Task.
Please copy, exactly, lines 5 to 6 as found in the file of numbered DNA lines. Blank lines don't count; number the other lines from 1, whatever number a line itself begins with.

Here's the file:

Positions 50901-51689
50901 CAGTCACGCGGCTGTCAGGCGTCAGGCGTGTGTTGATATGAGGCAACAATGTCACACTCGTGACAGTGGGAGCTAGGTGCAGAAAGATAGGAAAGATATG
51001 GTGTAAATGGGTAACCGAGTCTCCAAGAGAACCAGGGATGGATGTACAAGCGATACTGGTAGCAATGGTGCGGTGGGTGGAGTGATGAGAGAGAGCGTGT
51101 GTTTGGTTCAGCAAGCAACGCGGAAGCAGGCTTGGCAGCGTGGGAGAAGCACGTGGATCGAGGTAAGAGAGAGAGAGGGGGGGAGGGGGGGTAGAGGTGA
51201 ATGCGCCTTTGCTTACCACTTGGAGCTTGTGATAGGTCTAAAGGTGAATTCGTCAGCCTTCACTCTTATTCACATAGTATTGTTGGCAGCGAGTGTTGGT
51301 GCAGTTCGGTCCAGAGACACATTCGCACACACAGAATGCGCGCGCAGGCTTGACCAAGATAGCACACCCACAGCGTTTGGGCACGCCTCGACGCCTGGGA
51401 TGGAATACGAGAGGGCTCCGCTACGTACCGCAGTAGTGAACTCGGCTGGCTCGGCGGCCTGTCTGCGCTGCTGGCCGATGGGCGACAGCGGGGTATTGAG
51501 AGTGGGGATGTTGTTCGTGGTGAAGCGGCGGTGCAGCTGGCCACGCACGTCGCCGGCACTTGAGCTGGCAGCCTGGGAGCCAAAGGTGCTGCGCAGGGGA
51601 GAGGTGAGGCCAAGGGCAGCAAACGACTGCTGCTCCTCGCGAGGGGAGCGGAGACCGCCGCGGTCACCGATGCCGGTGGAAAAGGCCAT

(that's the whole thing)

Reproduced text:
51201 ATGCGCCTTTGCTTACCACTTGGAGCTTGTGATAGGTCTAAAGGTGAATTCGTCAGCCTTCACTCTTATTCACATAGTATTGTTGGCAGCGAGTGTTGGT
51301 GCAGTTCGGTCCAGAGACACATTCGCACACACAGAATGCGCGCGCAGGCTTGACCAAGATAGCACACCCACAGCGTTTGGGCACGCCTCGACGCCTGGGA